Why do we not revel, enjoy, embrace in Love?  I think because the first thing we must do, before we can do that, is love ourselves and that is the hardest thing of all and requires enormous courage, time and persistence to work through the layers of Self; to come to know the Me and the I, and to face the nastiest, darkest and most terrifying corners of psyche. Some have no choice and as an ancient maxim says: 'those who will the Fates guide; those who won't the Fates drag.'

But I do believe that some are called to be dragged and others are not. And the more we come to know ourselves the better we will be at knowing what our Path is meant to be. Some people are highly intuitive and know anyway. Some people have forgotten that they are highly intuitive. And some people seek ways which will guide them to this knowledge. But the truly crucial thing, to my mind, is accepting that none of us walk the same Path or walk in the same way.

 If we are fortunate we find others who are heading in the same direction and taking the same route but we all see in our own way, hear in our own way, feel in our own way and can only offer and receive companionship. Someone to laugh with along the way. Someone who understands why you are on the journey. But as often or not it is a solitary journey and that makes the moments of connection, moments so precious because in truth, they are so rare.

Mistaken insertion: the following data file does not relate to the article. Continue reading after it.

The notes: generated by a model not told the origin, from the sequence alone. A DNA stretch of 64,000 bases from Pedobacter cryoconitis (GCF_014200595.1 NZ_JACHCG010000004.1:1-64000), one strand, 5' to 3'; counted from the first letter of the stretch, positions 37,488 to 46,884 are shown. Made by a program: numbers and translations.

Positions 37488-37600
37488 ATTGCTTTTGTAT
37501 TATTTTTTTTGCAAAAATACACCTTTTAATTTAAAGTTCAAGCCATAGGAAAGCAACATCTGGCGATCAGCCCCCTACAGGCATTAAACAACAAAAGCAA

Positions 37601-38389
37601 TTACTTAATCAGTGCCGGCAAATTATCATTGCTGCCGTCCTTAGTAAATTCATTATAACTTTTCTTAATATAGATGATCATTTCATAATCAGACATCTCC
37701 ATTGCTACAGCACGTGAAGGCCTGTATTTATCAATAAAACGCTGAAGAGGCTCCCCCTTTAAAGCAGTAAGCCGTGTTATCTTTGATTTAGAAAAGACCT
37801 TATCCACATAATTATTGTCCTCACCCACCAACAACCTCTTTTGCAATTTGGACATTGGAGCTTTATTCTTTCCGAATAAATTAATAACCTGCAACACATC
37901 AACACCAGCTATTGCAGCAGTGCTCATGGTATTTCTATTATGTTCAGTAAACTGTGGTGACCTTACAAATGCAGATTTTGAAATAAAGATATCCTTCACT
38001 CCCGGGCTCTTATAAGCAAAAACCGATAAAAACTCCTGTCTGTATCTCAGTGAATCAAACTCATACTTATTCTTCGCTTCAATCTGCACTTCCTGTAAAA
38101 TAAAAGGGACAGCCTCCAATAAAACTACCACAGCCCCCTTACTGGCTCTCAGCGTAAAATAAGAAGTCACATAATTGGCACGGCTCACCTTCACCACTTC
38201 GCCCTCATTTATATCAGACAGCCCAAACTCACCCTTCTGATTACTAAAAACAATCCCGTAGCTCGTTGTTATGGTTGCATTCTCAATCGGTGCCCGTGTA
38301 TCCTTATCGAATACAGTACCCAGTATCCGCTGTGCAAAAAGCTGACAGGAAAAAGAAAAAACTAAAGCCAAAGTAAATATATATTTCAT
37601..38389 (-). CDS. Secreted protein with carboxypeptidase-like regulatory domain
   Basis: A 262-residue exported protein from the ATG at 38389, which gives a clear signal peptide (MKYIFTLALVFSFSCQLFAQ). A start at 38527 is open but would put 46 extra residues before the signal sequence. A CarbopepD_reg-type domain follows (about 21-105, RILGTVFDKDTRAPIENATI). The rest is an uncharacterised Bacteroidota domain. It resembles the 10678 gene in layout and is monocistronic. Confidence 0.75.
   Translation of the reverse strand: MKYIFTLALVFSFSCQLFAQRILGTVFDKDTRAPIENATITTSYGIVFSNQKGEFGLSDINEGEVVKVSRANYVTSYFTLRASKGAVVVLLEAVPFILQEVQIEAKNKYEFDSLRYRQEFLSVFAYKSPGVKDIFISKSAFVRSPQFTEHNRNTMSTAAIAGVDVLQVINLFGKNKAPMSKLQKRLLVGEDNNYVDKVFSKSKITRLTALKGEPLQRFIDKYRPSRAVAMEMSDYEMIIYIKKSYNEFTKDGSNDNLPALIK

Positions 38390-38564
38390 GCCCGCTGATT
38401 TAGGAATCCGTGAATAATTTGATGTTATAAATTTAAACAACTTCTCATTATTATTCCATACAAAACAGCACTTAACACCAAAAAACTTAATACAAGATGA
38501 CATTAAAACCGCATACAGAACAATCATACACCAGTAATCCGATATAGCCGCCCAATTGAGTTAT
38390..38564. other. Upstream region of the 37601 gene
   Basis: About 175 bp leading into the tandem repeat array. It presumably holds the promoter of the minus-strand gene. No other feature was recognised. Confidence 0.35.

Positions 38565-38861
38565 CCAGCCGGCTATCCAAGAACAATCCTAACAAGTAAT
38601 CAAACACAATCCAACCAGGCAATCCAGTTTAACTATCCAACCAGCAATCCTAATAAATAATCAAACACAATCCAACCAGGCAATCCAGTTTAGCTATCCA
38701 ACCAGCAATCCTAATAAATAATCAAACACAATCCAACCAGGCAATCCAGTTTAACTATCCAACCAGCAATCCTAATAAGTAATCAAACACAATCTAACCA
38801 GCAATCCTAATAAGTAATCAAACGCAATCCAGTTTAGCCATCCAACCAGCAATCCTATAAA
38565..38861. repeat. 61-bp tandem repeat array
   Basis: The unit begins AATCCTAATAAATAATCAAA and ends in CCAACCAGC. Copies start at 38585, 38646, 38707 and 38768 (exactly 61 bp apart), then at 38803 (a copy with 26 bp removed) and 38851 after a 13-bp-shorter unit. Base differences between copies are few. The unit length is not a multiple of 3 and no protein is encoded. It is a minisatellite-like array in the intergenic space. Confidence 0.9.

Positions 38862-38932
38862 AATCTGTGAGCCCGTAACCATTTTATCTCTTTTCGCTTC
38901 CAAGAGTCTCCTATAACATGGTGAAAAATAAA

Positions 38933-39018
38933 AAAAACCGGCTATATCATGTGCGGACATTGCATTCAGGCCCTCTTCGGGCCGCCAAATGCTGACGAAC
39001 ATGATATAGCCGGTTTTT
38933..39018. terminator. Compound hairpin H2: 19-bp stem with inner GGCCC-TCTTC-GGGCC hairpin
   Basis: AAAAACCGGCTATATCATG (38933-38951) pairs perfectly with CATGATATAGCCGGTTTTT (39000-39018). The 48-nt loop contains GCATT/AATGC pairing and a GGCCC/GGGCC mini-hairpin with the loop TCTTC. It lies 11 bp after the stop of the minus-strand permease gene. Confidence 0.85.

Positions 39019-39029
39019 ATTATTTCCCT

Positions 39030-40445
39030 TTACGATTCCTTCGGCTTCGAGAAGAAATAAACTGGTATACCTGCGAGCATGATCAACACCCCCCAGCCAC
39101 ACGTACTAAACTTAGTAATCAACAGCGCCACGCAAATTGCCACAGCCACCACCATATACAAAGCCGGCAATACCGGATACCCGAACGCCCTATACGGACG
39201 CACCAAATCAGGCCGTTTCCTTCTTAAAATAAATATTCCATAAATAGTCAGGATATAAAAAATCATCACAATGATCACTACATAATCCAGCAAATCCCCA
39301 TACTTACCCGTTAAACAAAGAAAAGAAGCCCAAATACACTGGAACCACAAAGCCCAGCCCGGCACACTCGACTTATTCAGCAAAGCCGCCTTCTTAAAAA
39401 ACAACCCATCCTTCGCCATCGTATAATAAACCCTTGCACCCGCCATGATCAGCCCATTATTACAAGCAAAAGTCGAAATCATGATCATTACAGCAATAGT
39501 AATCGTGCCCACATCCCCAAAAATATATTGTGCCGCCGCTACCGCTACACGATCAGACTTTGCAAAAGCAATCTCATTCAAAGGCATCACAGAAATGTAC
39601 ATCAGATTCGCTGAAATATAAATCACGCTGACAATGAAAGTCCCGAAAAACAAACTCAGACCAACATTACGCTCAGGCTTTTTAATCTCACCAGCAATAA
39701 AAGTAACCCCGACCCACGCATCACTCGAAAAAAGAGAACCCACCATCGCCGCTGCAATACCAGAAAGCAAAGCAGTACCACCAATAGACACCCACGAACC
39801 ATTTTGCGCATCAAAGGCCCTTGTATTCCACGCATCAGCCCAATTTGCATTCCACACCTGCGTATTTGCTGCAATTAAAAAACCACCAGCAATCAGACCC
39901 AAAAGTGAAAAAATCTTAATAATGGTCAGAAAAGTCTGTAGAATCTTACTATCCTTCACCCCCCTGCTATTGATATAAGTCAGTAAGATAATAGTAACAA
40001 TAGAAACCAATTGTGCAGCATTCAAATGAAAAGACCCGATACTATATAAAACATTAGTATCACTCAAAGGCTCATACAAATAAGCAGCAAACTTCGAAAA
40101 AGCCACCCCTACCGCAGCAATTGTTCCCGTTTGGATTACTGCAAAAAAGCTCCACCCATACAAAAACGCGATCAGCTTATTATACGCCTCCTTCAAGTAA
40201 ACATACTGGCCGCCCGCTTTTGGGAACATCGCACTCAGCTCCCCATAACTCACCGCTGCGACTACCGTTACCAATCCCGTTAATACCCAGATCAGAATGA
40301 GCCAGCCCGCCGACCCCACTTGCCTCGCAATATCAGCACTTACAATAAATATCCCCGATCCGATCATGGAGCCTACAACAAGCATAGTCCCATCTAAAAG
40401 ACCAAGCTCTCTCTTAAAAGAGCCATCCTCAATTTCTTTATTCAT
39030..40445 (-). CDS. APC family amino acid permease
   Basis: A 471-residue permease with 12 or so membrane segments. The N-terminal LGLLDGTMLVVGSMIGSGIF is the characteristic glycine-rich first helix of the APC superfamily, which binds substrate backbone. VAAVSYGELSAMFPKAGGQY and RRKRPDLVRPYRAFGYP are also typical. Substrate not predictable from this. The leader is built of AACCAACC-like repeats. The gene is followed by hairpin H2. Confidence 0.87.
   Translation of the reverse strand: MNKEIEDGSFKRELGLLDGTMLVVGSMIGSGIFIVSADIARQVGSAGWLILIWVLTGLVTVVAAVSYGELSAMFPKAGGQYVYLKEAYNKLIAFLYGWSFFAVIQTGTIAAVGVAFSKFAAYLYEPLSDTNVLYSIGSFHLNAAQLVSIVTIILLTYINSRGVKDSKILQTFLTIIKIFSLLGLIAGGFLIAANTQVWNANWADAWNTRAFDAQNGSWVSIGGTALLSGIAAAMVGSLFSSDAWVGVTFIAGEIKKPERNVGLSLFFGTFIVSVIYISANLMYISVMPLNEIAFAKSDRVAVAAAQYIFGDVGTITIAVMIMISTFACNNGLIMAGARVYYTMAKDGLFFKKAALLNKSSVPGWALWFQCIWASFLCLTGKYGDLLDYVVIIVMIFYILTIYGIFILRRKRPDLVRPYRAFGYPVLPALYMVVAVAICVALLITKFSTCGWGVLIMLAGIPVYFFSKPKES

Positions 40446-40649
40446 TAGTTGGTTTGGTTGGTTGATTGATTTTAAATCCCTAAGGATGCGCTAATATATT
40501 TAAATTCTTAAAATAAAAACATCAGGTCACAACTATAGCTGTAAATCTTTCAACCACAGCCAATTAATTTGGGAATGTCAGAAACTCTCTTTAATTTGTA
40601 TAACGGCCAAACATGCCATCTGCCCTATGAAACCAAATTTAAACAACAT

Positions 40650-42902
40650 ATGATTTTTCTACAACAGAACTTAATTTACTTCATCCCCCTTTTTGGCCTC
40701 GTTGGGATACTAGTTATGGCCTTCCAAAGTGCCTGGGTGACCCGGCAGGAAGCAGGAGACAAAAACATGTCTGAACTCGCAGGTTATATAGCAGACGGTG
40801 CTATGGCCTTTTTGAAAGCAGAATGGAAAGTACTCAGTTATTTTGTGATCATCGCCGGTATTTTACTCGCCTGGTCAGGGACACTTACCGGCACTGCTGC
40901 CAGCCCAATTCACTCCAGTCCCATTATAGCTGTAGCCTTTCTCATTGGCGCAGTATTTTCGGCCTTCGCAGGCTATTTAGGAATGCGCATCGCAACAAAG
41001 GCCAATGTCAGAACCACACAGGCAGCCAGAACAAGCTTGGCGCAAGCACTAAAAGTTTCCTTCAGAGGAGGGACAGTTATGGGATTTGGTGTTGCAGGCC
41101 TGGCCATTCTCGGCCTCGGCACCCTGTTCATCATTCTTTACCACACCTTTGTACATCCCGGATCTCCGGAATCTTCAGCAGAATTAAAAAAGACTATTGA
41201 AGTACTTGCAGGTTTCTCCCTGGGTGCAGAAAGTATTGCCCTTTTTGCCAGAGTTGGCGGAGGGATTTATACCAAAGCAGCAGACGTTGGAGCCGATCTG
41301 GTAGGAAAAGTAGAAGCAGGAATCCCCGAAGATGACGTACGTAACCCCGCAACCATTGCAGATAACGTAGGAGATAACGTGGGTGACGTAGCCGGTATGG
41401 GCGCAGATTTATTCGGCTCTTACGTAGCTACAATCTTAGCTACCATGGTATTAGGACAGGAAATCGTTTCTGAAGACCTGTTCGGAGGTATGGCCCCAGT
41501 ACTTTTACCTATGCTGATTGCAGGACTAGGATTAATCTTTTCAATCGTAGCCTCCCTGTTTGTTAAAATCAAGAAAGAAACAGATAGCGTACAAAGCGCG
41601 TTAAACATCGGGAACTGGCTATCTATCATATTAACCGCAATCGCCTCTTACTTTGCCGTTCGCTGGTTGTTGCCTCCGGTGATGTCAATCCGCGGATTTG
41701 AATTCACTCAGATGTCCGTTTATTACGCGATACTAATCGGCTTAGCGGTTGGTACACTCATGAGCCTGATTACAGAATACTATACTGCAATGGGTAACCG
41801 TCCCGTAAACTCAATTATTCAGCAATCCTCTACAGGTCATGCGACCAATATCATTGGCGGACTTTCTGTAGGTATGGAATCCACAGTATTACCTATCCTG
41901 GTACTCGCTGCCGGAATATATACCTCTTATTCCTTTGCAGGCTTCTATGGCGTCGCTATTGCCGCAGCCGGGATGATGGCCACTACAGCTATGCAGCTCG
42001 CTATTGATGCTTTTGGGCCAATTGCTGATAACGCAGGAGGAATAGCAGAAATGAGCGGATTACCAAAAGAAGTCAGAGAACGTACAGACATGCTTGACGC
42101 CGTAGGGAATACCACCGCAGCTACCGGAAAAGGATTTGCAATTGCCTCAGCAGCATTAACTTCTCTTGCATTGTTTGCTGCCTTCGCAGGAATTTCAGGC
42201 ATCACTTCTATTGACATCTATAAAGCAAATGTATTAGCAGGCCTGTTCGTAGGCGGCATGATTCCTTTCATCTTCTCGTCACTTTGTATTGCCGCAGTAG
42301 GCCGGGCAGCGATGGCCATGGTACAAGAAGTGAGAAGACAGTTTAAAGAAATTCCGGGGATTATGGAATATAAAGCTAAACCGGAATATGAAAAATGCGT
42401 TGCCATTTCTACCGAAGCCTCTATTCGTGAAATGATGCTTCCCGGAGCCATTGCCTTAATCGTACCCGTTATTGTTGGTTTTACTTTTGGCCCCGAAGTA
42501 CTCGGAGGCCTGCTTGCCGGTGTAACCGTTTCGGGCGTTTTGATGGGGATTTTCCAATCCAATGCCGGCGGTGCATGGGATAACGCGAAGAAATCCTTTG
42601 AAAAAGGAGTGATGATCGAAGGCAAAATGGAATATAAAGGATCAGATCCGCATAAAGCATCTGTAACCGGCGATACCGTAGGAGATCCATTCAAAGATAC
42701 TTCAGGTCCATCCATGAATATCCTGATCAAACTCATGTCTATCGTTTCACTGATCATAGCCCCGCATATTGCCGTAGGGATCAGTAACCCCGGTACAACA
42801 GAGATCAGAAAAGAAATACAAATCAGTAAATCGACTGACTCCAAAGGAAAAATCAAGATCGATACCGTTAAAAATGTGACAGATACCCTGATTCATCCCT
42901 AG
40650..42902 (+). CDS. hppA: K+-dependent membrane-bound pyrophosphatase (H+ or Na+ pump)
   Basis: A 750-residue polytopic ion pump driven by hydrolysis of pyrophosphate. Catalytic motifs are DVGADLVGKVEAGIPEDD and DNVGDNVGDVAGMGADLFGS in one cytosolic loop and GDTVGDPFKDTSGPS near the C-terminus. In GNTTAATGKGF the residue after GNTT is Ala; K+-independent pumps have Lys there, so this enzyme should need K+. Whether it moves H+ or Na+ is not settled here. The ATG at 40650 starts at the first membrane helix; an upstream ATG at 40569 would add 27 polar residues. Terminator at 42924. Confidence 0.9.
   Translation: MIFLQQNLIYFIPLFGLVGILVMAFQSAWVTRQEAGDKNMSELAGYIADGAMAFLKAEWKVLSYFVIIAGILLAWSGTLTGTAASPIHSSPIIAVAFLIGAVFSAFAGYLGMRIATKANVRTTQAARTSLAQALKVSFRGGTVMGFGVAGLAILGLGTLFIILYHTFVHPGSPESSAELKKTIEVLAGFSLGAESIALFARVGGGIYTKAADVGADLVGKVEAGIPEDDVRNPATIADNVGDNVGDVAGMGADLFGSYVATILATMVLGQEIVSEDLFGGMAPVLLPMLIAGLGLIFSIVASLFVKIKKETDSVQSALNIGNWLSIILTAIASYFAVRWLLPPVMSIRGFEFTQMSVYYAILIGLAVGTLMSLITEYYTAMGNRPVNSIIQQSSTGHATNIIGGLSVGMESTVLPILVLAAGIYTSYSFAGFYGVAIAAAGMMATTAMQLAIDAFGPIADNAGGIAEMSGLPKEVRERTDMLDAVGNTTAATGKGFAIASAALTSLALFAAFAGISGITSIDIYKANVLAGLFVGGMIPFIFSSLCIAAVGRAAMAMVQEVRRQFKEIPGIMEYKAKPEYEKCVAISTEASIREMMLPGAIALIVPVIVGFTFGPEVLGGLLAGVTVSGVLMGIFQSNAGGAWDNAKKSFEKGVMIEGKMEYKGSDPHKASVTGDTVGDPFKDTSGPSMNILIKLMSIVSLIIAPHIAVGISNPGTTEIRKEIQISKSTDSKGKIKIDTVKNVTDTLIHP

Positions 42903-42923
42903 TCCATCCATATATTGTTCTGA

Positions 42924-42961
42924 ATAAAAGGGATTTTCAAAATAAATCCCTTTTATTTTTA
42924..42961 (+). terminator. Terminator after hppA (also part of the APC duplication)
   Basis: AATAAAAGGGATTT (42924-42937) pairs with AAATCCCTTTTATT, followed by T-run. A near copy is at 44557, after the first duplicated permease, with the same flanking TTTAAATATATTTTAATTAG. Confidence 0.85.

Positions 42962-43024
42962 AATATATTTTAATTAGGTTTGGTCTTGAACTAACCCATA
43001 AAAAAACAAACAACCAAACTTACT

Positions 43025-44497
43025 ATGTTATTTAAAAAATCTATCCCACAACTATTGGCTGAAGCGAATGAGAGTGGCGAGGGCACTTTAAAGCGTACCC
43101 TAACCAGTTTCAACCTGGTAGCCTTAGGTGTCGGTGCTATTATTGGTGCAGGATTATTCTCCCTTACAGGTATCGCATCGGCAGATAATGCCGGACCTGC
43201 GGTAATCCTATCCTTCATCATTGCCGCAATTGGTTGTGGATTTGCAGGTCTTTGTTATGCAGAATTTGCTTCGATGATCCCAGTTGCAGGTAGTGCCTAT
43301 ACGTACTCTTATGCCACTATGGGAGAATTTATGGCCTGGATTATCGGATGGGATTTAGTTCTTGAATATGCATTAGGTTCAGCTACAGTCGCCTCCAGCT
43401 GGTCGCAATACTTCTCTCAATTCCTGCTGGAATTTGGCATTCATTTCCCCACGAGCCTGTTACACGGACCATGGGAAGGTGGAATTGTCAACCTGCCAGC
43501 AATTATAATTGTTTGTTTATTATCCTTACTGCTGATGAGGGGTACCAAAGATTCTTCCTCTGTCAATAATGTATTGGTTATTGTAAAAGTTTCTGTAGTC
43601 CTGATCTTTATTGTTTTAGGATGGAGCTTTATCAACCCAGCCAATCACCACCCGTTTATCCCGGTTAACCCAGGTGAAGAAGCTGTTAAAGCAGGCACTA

Fear has pushed me to learn, to change, to know as much as I can about myself, others and the world in which we live. It has both driven and dragged me in fine Saturnian style. But that is my spiritual inheritance as my astrological chart so clearly shows and as my life has consistently demonstrated. I remember when I went to my second reading in Adelaide, with a woman who is one of the world's top astrologers and she now teaches and practises in Bath, UK, Bernadette Brady, and I asked her if my life would get 'easier' as time went on - if the challenges would diminish - and she laughed and said, No. And she showed me why. It was up to me how much I learned from what I was destined to experience. But she also said that my learning would involve a healing and releasing not just for me but at karmic levels for my family - both past and future. I liked that idea and I still do. Everything is easier if we can find a sense of meaning or purpose in what we experience.

We must stare into the maw of Fear and fears in order to  change what we are or what we have. Sometimes we need the pain in order to change and to grow, not that I would ever want to see it inflicted on purpose - but by it's nature, pain is a part of things whether we like it or not. It is not that we wish pain for ourselves or for others but when pain comes, it is important to remember that it can serve good purpose. It is also a reminder that as much as we focus on our own pain, we need to remember that we are not alone and if the source of the pain is seen as another, then that other will also find in us, consciously or unconsciously, the source of pain.